Learning to play blues guitar is indeed one of the great lessons many aspiring musicians want to learn. Playing blues guitar solo is a much more interesting thing to learn as well. If you want to impress your friends, you must have to gather first your patience and zest and learn some blues guitar techniques to help you master your presentation.
Here are some blues guitar techniques to help spice up your solo performance.
String bending – string bending is a technique not only used in blues but also in other genres and styles. You can also find this in rock music too. String bending is a technique which is done by bending a sting up or pulling a string down. This technique allows a pitch to change and is often used in solos because it gives a more ‘vocal’ sound to it. The bending in this technique must be done with three fingers and not just that one finger on the string.
The vibrato is also one of the blues guitar techniques that also give your guitar solo that extra professional sound. Like the string bending, it also gives a vocal quality to your guitar playing. This technique changes the pitch slightly higher and then allowing it to go back to the original pitch. You can find great video tutorials on how to do the vibrato technique to help you practice it correctly.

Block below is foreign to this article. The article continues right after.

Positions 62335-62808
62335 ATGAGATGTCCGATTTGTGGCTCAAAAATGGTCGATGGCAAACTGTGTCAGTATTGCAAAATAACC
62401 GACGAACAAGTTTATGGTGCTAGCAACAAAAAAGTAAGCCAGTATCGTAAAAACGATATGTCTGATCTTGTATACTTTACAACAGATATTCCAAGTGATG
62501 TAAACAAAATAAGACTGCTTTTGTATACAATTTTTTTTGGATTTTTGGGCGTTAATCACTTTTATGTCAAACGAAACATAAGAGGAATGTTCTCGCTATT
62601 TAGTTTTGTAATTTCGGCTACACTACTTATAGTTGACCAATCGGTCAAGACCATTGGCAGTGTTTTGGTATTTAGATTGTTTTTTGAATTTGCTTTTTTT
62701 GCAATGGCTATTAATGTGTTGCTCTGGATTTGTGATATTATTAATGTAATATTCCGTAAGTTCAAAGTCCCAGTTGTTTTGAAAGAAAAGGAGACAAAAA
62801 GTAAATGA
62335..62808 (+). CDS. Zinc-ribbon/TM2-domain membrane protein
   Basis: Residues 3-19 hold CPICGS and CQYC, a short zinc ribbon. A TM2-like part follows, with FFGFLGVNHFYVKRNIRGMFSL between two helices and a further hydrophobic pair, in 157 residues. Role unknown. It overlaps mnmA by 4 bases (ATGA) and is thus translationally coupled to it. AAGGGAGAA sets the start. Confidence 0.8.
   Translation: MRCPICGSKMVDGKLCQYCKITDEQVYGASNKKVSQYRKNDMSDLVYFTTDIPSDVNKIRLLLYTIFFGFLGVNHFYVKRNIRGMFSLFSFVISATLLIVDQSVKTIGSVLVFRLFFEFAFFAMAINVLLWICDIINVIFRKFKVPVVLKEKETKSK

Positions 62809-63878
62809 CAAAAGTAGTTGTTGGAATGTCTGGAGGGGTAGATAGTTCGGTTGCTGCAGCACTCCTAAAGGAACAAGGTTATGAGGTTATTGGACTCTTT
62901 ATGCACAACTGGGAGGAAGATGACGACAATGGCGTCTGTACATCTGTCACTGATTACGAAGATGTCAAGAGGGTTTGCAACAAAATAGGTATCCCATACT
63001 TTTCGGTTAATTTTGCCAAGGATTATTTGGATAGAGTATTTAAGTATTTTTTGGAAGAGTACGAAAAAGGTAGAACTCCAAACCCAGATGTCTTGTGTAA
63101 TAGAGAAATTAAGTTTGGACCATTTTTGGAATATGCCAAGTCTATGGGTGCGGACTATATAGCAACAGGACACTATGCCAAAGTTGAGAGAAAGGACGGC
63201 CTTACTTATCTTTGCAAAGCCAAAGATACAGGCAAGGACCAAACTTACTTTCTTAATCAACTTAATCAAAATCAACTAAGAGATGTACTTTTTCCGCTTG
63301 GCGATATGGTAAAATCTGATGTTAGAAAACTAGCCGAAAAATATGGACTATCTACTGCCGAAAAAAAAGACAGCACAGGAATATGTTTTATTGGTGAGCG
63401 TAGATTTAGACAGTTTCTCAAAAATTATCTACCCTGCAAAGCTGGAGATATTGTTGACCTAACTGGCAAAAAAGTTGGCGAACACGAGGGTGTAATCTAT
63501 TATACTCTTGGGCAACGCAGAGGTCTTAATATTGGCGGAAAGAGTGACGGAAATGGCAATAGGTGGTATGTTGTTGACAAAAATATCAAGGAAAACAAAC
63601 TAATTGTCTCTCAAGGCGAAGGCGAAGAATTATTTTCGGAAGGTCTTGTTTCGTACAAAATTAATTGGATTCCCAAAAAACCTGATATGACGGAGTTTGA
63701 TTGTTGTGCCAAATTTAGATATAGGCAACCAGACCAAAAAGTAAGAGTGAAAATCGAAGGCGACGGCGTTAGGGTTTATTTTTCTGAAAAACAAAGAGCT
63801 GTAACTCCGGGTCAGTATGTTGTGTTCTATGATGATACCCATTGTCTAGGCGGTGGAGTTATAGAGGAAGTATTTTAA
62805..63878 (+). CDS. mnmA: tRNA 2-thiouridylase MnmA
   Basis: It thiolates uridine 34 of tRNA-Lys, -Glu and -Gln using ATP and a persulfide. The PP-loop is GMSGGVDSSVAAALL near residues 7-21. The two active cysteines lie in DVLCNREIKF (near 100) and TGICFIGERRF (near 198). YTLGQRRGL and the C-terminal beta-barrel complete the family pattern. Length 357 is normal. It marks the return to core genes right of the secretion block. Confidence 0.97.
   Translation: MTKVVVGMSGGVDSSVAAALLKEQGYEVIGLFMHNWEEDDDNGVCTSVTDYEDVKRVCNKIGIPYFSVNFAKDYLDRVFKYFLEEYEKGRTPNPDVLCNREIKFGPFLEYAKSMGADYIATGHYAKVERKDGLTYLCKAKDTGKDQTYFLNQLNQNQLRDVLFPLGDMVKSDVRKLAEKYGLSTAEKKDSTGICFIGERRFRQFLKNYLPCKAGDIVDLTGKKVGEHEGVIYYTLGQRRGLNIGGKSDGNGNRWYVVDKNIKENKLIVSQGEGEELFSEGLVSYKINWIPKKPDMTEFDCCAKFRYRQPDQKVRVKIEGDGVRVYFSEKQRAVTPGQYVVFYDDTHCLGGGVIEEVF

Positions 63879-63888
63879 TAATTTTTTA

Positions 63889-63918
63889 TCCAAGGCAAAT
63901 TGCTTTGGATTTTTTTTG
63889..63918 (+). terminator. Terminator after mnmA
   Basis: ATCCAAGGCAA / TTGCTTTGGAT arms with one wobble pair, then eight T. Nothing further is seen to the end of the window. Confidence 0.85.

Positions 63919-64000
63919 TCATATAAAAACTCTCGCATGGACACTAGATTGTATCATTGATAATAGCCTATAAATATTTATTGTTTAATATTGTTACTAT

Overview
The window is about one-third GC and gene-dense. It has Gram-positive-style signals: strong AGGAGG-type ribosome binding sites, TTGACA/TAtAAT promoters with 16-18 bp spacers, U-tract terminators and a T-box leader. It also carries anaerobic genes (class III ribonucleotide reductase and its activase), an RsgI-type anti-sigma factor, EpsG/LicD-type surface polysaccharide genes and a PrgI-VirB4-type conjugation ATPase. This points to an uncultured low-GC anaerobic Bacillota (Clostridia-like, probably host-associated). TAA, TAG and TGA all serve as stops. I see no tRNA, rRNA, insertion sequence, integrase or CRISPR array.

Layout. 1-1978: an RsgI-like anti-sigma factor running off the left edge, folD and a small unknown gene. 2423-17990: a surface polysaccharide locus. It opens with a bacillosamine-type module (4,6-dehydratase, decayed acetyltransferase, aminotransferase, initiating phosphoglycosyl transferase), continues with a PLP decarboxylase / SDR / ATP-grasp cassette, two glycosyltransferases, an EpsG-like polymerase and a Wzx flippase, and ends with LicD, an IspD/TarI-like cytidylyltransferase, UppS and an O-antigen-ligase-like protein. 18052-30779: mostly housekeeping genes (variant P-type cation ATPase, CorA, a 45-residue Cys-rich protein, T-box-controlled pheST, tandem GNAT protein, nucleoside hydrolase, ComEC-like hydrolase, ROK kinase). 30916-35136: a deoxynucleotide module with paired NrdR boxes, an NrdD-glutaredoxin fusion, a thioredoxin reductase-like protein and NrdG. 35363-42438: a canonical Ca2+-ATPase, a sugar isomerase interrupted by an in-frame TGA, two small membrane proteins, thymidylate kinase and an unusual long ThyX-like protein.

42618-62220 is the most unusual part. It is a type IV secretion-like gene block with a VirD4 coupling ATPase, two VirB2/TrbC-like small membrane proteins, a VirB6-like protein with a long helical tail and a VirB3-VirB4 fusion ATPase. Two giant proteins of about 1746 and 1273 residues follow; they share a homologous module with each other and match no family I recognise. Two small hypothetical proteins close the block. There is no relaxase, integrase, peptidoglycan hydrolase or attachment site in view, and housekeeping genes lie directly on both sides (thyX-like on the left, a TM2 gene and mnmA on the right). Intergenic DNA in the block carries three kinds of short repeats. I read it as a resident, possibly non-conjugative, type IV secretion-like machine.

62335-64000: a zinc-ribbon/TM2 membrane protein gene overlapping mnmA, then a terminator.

The slide is another technique you can use in your guitar solo. The slide is also very popular and a very good technique as well to master if you want to do well in guitar playing. Mastering this technique may take a little patience than the rest of the technique but once you have mastered it, it can be a great technique to get a tone without picking a string. The slide technique is done by sounding one note and then sliding the note to another fret on the same string without picking the string while sliding. You can practice this technique one or two frets away to make it a little easier. If you pick a note and it died down before you slide to the next fret, you have to keep in mind that the key to this technique is to keep pressing the string down while sliding the note to the next fret to get that tone. Another key to this technique is constant practice. Once you get the hang of it, it can be done effortlessly.
These are just three of the most common blues guitar techniques you can apply in your solo. You can still learn many other techniques like the arpeggio, hammer-on and the pull-off. When you eventually master these blues guitar techniques, you will not only make a great guitar solo with blues, but you can also easily learn to play other styles well. Rock music also makes use of most of these techniques, so learning other styles would be a little easier once you get to master these techniques.